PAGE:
In college, I had the opportunity to intern at Willow Creek. It was a great opportunity, but not financially smart. I lost money being an intern there, but it opened a ton of doors and gave me so much knowledge and real life experience in ministry that it is hard to put a price tag on it.

I will add this caveat, in the midst of all of this, spend time praying. Seek what God has to say in his word about your life choices. Often times, God gives us very open ended instructions on life choices. We are to live on mission, spread the gospel, live in community, be part of a church, honor our spouse, raise our kids, make a living. I think, if we do the things God has already called us to in Scripture, our decisions become a lot easier.

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Praying about Sin

I blogged yesterday about how we often excuse what we do in our lives, the junk we carry around and the sins we commit by saying, “That part of the Bible doesn’t apply to me.”

Another response we have is that we do what we want to do and then pray about it asking God to bless it.

We will be confronted by Scripture or someone else about a sin in our lives. Pick any:  gossip, adultery, sleeping around, giving our heart away in relationships, lying, flying off the handle in anger, being late and lazy, porn. And say, “I’m praying about it whether or not this is okay.” This always cracks me up. The Bible says not to sleep around but “I’m praying to see if God is cool with me sleeping with my girlfriend.”

The Bible says to use my gifts but “I’m praying about whether or not I should get involved in a ministry and be on mission.”

In conversations like this people will tell me, “God hasn’t said anything in my prayers so I’m going to move in with my boyfriend, I’m going to not give back to God.”

The reason God hasn’t told you no in prayer is because he has already told you no in his word.

That Part of the Bible Doesn’t Apply to Me

One thing that blows me away whenever I talk with someone is that they respond to what God says with “that doesn’t apply to me” or “I’m praying about it to see what God says” (I’ll blog about this tomorrow).

We will often read Scripture, see what it says, think about what it will mean for my life if I actually do that and often see that it will be difficult, uncomfortable, not something we like and say, “That doesn’t apply to me.” I have talked with countless people who are in the midst of destroying their lives in relationships, work, sex, roles in marriage, dating, rest. I will show them what Scripture says and they’ll respond with “That doesn’t apply to me.”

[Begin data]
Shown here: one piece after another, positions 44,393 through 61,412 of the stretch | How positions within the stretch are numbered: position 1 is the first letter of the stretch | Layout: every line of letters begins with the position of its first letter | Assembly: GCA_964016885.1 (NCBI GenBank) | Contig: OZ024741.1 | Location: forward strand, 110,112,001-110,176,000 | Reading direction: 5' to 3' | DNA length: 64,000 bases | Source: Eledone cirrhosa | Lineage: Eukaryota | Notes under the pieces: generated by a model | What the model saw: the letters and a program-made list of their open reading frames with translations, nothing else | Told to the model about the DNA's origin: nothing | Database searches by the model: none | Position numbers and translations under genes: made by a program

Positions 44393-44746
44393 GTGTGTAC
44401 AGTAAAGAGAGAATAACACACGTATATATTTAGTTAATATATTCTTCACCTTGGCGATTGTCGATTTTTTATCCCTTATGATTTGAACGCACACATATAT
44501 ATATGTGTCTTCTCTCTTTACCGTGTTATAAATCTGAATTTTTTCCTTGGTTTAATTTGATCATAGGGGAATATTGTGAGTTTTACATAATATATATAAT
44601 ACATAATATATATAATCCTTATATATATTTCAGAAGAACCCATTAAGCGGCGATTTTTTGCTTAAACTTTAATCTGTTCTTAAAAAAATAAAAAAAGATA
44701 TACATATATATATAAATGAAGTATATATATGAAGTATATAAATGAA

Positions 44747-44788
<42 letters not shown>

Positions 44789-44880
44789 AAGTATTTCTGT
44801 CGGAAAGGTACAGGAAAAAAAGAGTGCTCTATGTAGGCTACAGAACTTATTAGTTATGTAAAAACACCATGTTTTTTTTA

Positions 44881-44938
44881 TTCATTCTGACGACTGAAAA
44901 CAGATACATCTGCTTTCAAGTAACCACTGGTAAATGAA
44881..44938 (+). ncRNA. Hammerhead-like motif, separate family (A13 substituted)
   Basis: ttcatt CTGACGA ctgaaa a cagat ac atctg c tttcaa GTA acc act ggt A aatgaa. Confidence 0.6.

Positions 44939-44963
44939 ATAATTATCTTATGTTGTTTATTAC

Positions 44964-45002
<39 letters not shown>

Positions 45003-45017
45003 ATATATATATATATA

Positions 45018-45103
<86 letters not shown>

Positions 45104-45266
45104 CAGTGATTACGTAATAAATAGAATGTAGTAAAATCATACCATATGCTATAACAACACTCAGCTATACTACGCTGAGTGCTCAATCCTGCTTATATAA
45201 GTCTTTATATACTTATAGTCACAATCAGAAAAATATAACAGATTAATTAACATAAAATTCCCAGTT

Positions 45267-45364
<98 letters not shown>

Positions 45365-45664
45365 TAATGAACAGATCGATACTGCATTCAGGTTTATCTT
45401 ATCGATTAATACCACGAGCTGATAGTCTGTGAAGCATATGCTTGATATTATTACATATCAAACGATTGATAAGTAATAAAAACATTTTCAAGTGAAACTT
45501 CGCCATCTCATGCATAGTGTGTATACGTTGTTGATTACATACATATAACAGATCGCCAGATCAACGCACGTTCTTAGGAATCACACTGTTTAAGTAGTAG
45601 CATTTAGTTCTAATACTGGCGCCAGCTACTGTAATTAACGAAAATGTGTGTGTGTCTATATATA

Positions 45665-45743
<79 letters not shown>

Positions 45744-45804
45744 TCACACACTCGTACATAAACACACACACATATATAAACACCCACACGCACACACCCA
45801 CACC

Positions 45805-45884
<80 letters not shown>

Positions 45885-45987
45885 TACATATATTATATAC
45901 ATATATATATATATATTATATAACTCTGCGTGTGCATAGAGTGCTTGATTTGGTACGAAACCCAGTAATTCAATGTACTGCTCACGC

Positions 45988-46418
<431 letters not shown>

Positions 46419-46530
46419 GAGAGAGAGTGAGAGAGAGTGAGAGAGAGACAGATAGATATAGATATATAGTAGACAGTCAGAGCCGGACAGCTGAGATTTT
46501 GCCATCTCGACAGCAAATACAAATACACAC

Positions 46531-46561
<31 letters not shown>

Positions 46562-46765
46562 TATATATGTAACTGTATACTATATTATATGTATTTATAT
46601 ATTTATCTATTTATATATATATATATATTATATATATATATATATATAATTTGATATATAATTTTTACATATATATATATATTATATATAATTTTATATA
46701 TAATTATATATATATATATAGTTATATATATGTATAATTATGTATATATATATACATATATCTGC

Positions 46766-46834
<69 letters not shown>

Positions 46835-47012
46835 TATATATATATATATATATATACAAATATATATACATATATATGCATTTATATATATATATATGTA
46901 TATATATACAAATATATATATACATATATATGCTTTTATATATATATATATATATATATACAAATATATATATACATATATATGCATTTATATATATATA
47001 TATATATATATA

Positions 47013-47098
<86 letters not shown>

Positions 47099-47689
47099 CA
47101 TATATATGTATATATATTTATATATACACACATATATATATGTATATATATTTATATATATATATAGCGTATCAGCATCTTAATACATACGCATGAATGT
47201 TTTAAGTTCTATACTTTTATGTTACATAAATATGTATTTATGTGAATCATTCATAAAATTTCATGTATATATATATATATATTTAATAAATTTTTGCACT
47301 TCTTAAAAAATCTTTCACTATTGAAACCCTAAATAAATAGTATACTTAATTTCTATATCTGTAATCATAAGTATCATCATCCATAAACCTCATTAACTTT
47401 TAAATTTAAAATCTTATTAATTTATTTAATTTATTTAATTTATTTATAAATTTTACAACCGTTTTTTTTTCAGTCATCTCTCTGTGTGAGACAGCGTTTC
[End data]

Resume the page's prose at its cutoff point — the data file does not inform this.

Whenever someone says, “That doesn’t apply to me.” What they are saying is, “I am about to go and sin.”

I’ve had people tell me why the Bible is okay with them sleeping around, looking at porn, being stingy with their money, withholding sex from the husband, withholding words and affection from their wives, not pastoring their kids, being a horrible boss, being a crappy employee.

I asked one guy who was sleeping with his girlfriend and looking at porn regularly if he believed the whole Bible was true and he said yes. I asked him why he was going against Matthew 5 and 1 Corinthians 7. His response was that it didn’t apply to them. As one author says, “We only believe the parts of the Bible we do.”

To them, the Bible is okay with sin because that part of the Bible doesn’t apply to me.

How about this one? Many people when they talk about money and how we should live point to Jesus telling the rich young ruler in Luke 18 to sell everything he has and give to the poor. Now, Jesus didn’t tell everyone to do this so I’m not saying this is the call for every follower of Jesus. But I wonder if when we say, “Jesus doesn’t tell everyone to do that, just that guy.” If Jesus met us, I bet if we say that, he would tell us that.

Often times, the reason we can’t find God’s will for our lives or can’t seem to feel God close to us is because we are living in sin.

Figuring Out God’s Will (Is it as Hard as we Make it?)